Exercise Behavior and the Acceptance & Action Questionnaire for Exercise (AAQ-Ex) - PowerPoint PPT Presentation

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Exercise Behavior and the Acceptance & Action Questionnaire for Exercise (AAQ-Ex)
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Exercise Behavior and the Acceptance & Action Questionnaire for Exercise (AAQ-Ex)

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  1. Exercise Behavior and the Acceptance & Action Questionnaire for Exercise (AAQ-Ex) Sarah B. Staats, BA & Robert D. Zettle, Ph.D Wichita State University Research Question Correlations Does a context-specific measure of psychological flexibility describe and predict exercise behavior better than existing instruments? Background • As reflected by the prevalence of obesity and weight-related diseases, many individuals stand to benefit from regular exercise but find it aversive and avoid it. • Psychological flexibility (PF) is one’s willingness to remain in contact with aversive thoughts, emotions, memories, and physical sensations in the service of chosen values (Hayes et al., 1999).PF may impact willingness to approach and sustain exercise behavior in the face of aversive private experiences. • Context-specific measures of PF do a better job of predicting and explaining the behavior within their domain of interest (Gregg et al., 2007; Sandoz, 2010). • The current study seeks to validate an exercise-specific measure of psychological flexibility, examining its internal reliability, as well as its concurrent, convergent, and discriminant validity. • p < .01*, p < .001** % Variance Accounted For Discussion Measures Results • Acceptance & Action Questionnaire II (AAQ-II) • Measure of psychological flexibility; related to multiple domains of well-being and successful working (Bond et al., 2011) • Body Image – Acceptance & Action Questionnaire (BI-AAQ) • Measure of body image flexibility; related to body image dissatisfaction and disordered eating (Sandoz, 2010) • Distress Tolerance Scale (DTS) • Measure of emotional distress tolerance; related to mood/state acceptance (Simons & Gaher, 2005) • Body Mass Index (BMI) • Composite of height and weight; indicates body fatness for most people (CDC, 2011) • Yes! It does do a better job. • This context-specific measure of exercise-related psychological flexibility possesses strong internal reliability and different norms for males and females. • Performs better at predicting relevant, concurrent behavior than does the general AAQ-II or other measures. • Possesses discriminant validity, shown by its moderate correlations with neighboring instruments. • An important tool for researchers and clinicians working with exercise behavior. • Future research should replace self-reported with observed exercise behavior. • Four items with low item-total correlations were removed from the original scale in order to increase internal reliability and face validity, Cronbach’s α = .90. • Descriptives for 11-item AAQ-Ex • Overall M = 30.40, SD = 12.85 • Female M = 32.40, SD = 12.92 • Male M = 26.36, SD = 11.76 • Significant gender difference, • p < .001 • Observed range: 11 – 72 • (11 – 77 possible) • The AAQ-Ex does a better overall job of predicting relevant behavior (see correlation matrix above). Method • 322 undergraduate students at a Midwestern university completed an online questionnaire. • Gender • 66.8% female • Age • M = 22.37, SD = 6.91 • Ranged from 18 – 55 • 75.3% were 18 – 22 • Ethnicity • 83.2% White • 9.6% Asian • 6.5% Black or African American • 6.5% Hispanic or Latino/Latina • 2.5% American Indian or Alaskan Native • 0.6% Native Hawaiian or other Pacific Islander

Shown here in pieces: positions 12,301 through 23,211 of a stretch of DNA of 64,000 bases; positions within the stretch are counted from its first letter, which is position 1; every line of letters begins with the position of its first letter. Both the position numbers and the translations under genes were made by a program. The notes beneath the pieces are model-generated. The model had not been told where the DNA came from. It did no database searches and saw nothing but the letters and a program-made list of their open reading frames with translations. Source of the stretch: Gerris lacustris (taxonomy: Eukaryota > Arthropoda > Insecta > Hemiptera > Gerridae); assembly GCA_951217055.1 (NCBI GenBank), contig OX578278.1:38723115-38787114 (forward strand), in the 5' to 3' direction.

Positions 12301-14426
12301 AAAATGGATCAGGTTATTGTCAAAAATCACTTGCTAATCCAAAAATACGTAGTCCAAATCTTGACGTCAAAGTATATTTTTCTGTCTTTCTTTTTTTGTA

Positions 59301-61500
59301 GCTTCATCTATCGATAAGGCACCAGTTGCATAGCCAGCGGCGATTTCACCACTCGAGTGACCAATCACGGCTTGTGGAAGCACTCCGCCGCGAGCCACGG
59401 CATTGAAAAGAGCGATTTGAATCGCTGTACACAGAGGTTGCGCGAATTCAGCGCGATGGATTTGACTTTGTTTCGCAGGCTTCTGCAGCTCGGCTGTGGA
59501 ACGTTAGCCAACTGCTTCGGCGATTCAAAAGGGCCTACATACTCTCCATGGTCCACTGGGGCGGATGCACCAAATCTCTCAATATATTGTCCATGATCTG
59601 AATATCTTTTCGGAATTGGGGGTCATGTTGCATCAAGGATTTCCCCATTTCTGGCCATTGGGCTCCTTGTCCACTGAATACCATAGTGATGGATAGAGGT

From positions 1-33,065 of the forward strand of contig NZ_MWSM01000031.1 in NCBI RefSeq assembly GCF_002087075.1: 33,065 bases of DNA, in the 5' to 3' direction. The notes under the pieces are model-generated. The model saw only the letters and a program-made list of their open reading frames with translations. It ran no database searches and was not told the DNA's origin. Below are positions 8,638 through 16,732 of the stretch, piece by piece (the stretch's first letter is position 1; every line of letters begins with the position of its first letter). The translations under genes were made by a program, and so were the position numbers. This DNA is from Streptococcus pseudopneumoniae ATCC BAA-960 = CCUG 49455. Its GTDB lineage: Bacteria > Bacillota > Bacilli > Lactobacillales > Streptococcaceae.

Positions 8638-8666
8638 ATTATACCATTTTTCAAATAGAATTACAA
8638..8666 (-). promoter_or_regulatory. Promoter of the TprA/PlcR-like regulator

2. AAQ-Ex: Below you will find a list of statements. Please rate how true each statement is for you by circling a number next to it. Use the scale below to make your choice. Notes: The AAQ-Ex is a one-factor solution according to Velicer’s Minimum Average Partial (MAP) test. This means there are no “subscales.” The reference for this poster, questionnaire, and accompanying information will be… Staats, S.B., & Zettle, R.D. (2012, July). Exercise behavior and the Acceptance and Action Questionnaire for Exercise (AAQ-Ex). Poster session presented at the meeting of the Association for Contextual Behavioral Science, Washington, DC. sarahbethstaats@gmail.com